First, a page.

Breaking Down Xavier della Gatta's Battle of Paoli PaintingNovember 18, 2019
For the past 60 years, the image shown below has puzzled historians. Created by Italian artist Xavier della Gatta in 1782, the painting vividly and accurately depicts the 1777 Battle of Paoli, part of the Philadelphia Campaign of the American Revolutionary War. Della Gatta, however, never set foot in America. Why did Xavier della Gatta choose to paint this battle and how was he able to depict it so accurately? Careful detective work has revealed answers in the life of Richard St. George, who fought with the British Army at the battle. St. George also provided the eyewitness details for della Gatta's Battle of Germantown painting.
Richard St. George remembered Paoli as a “nocturnal bloody scene” and helped create the detailed painting of the battle. The painting, which is part of the Museum's collection and on display in the Museum's special exhibition Cost of Revolution: The Life and Death of an Irish Soldier through March 17, merges different moments from the battle into one action-packed view. It provides a rare, eyewitness glimpse into the violence of the Revolutionary War.
1. British Light Dragoons
These four British soldiers on horseback are members of the 16th Light Dragoons. They used their long steel sabers to devastating effect at Paoli. The dragoon on the right is raising his saber to cut down a Pennsylvania soldier.
2. Lieutenant Martin Hunter
Martin Hunter, St. George’s friend, is wrapping his wounded hand with a bandage. In his memoir, Hunter recalled the close combat at Paoli: “I received a shot in my right hand soon after we entered the camp. I saw the fellow present at me, and was running up to him when he fired. He was immediately put to death.”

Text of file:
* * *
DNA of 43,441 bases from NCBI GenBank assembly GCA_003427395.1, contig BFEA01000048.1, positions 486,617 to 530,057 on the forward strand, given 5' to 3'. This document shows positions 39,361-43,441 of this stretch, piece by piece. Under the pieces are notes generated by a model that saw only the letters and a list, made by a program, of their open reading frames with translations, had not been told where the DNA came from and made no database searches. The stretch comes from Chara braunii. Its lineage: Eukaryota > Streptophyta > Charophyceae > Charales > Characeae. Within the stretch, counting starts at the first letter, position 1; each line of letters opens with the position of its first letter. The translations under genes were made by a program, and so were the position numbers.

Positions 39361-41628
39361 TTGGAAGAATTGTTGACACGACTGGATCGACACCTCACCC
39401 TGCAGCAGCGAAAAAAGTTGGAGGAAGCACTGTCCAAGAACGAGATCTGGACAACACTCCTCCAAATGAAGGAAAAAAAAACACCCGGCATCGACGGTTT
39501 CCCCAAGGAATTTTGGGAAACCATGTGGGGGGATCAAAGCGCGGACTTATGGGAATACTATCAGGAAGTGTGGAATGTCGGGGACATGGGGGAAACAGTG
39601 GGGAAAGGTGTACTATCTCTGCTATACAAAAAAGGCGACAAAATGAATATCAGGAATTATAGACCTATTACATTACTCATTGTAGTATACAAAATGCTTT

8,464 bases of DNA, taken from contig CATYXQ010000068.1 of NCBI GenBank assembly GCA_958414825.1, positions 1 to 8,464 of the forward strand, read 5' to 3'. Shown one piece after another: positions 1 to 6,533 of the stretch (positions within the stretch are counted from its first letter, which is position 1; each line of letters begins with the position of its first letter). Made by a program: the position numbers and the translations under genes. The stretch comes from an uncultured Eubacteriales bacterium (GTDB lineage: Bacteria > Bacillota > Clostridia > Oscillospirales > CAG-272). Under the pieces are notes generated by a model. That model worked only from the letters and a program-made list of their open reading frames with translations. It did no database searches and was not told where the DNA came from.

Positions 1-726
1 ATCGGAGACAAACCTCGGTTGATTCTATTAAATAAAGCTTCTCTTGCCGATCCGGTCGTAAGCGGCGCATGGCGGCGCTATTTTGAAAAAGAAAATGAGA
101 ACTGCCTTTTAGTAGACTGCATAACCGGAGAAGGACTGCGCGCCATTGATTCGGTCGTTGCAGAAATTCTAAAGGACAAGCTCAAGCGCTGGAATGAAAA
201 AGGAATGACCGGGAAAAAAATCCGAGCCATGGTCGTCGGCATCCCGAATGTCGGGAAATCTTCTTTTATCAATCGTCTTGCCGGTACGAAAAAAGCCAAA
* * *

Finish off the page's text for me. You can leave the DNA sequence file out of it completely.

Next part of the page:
3. Ferguson’s Riflemen
Wearing green coats and carrying their breechloading rifles with 25-inch long bayonets, a group of Captain Patrick Ferguson’s riflemen helped to lead the attack at Paoli.
4. Captain William Wolfe
Captain William Wolfe, the Irish commander of the 40th Regiment’s light company, died leading his troops at Paoli. He was remembered as “a most brave and attentive officer.”
5. Pennsylvania Troops
Brigadier General Anthony Wayne’s troops scrambled to defend their camp at Paoli. The Pennsylvanians fired their muskets, which made it easier for the British to find and attack them in the dark. Wayne withdrew his troops in a fighting retreat to save them from total defeat. The Battle of Paoli became known as the “Paoli Massacre” or “Wayne’s Affair.”
6. Brush Huts
Instead of tents, Wayne’s troops constructed brush huts, also called “wigwams” or “booths,“ in their camp along a woodline (which still exists today, right). These huts provided some protection from the wind and rain. Both Washington’s and Howe’s armies built temporary brush hut camps during the Philadelphia Campaign when baggage wagons carrying tents were not close by.
7. Artist’s Signature
Italian artist Xavier della Gatta signed and dated his painting in the bottom right corner: “Xav d Gatta 1782.” Richard St. George traveled to Italy after his wartime service and provided Xavier della Gatta with the eyewitness testimony needed to create this painting. Della Gatta also painted the Battle of Germantown.
Learn more about Xavier della Gatta's Battle of Paoli painting in our collection as well as his Battle of Germantown painting that he produced with the help of Richard St. George. Explore more about Richard St. George and his work with Italian artist Xavier della Gatta in the Museum's special exhibition Cost of Revolution: The Life and Death of an Irish Soldier, open through March 17, 2020. Tickets are on sale now!